A day late, $444 million short, and worse is yet to come
By Michael Lewis
If law didn't require Miami-Dade to complete its budget this week, commissioners could debate for months over what to cut and what to restore to do the least harm in paring $444 million to match fallen revenues.
That debate could be fruitful. Whacking millions is easy. Deciding exactly where to whack them is anything but.
Unfortunately, time is up. By Thursday night, the budget must be done.
Also unfortunately, bargaining with unions that represent 87% of the county's 29,027 fulltime workers over a proposed 5% pay cut won't be anywhere near finished this week.
And that means that whatever budget is adopted will be unfinished business. As the fiscal year begins Oct. 1, Miami-Dade is unlikely to know how much more must be cut, and where, if union talks stumble.
Granted, the county commission has the last word on pay cuts — but whether it has the political will to go up against a union is doubtful. Unions play far better hardball than commissioners.
Budgetary uncertainty is the name of the game today and will be the name of the game after the budget vote.
It's easy to complain that late revenue figures from the property appraiser put the process behind.
Or that a last-minute budget proposal from Mayor Carlos Alvarez compounded the felony.
Or that commissioners took it nice and slow in setting the final tax rate.
Or that they then skipped precious days of work to hone the budget, causing further delay and exacerbated an already perilous process.
There's plenty of blame for all.
But in truth most blame for what's sure to be a slipshod budget that will please no one should fall on the process more than the players. It is a process that needs intense overhaul now so that next year's budget contains fewer pitfalls and more rational deliberation.
The fact is, despite clear signals several years ago, few in authority at the county recognized the peril of a massive property tax decline that would gouge deeply into tax receipts and hence spending.
As long as tax receipts kept rising, the mayor and commission could take care of their pet concerns each year with no real pain in the county.
If a rising tide lifts all boats, a rising tax roll covers all political needs.
But the tide is out, and it will go further out next year because no new construction this year will fill tax roll gaps to replace losses in value of existing homes and commercial realty.
And those tax gaps will cut far deeper next year than this.
A few weeks of trying to restore painful cuts from the mayor's budget and figuring out what else to whack in return won't be the appropriate commission response next year, any more than it was this summer.
As it works now, the mayor proposes a budget that is really the creation of County Manager George Burgess and his team. Commissioners then putter around, adding a bit here, subtracting a bit there, and stamp their name on the output.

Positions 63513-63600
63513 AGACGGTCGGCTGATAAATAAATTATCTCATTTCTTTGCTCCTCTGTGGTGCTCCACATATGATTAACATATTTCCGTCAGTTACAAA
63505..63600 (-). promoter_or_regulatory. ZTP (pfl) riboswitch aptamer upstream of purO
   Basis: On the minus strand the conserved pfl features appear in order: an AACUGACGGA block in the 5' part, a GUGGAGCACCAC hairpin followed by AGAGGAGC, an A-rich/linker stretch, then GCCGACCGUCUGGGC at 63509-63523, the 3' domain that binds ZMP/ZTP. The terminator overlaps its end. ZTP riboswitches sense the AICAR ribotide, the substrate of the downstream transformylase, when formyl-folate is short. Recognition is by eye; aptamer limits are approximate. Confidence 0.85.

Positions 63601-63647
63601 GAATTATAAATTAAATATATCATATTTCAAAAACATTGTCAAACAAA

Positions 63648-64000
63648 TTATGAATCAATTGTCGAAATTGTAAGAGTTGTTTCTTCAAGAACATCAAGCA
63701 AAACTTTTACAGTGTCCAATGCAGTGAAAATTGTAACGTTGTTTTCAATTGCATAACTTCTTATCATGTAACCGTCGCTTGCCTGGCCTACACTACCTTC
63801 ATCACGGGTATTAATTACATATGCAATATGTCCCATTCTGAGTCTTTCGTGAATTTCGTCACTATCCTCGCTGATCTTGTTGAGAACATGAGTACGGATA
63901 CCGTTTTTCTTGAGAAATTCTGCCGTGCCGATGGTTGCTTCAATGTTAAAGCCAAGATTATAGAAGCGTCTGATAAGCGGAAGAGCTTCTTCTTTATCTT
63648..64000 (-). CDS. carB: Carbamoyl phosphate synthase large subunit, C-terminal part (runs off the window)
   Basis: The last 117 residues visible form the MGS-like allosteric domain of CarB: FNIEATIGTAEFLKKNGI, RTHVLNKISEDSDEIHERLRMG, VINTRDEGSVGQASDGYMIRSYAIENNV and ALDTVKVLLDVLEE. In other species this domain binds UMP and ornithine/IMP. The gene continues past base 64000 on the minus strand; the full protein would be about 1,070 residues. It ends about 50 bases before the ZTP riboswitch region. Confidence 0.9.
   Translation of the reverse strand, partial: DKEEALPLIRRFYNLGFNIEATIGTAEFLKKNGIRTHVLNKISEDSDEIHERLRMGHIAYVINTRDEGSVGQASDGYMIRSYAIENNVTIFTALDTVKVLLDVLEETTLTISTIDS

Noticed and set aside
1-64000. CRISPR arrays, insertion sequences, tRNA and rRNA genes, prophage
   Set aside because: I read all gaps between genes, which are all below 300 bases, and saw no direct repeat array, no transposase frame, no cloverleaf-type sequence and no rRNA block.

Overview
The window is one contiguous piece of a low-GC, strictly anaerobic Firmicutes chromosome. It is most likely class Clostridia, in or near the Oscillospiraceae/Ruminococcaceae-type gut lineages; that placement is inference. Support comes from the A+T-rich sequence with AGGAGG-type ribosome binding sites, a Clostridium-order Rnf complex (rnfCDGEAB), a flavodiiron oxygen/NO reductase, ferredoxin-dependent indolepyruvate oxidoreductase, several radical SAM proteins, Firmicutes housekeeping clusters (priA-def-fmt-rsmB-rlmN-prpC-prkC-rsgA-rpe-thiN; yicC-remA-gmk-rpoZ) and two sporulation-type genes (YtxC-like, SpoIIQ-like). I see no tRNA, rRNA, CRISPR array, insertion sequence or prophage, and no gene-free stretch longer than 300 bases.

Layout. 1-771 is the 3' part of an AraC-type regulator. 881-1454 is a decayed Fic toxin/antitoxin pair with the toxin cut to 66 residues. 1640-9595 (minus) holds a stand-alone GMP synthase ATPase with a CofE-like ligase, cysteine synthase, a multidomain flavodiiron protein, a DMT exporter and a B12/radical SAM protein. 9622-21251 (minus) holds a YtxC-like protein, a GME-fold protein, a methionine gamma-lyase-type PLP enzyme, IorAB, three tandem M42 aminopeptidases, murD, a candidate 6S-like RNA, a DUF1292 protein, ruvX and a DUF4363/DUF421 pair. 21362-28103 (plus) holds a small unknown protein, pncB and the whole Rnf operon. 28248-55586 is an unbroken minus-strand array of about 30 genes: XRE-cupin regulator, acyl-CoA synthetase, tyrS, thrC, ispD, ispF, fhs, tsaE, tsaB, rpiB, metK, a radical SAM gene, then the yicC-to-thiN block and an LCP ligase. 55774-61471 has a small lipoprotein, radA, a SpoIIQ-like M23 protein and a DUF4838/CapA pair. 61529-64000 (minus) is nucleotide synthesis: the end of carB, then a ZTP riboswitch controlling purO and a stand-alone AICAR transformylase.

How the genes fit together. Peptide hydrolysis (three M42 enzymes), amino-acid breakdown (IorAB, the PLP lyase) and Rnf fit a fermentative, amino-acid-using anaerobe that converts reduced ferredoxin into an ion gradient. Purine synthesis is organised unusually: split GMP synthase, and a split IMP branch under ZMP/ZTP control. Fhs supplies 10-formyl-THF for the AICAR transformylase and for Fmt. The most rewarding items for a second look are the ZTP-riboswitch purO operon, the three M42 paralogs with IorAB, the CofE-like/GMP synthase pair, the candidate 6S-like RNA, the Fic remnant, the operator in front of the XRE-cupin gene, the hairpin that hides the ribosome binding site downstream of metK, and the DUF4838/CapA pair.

But never did the commissioners start with a budget of their own making.
Commissioner Bruno Barreiro wants to change that. He wants a full budget staff for the commission to parallel the manager's and a complete budget to vie with the mayor's.
That seems wasteful duplication. Why can't commissioners just get figures from the manager's budget office and work from there?
Because, unfortunately, commissioners get less than cooperation from Mr. Burgess. When they asked in budget deliberations for a survey of eligible employees on retirement incentives, he silently ignored the order. Later, he called the idea unwise.
Maybe so. But the county charter requires him to carry out commission requests, wise or unwise in his opinion.
Unsecure in the knowledge that the manager is likely to rig the budget game again, commissioners may feel forced to add to spending to get around an uncooperative staff by hiring their own.
A wiser step would be to rearrange staff so that those in key posts do their duties under the charter. That would save both aggravation and money.
Another wise commission step would be to start many months earlier to set priorities and build a budget long before the appraiser's office reveals final revenue parameters. September is time for finishing touches, not basic deliberations.
Commissioners now rely on the strong mayor system. Mayor Carlos Alvarez, working with Mr. Burgess, sets all the parameters and then lets commissioners tinker a bit in August and September.
Working that way, commissioners can't fulfill their formal role of policymaking. They leave that to a county manager, whose true role is to carry out the commission's policies.
Commissioners should start now to revamp the budget process so that next year they don't again wind up a day late and $444 million short.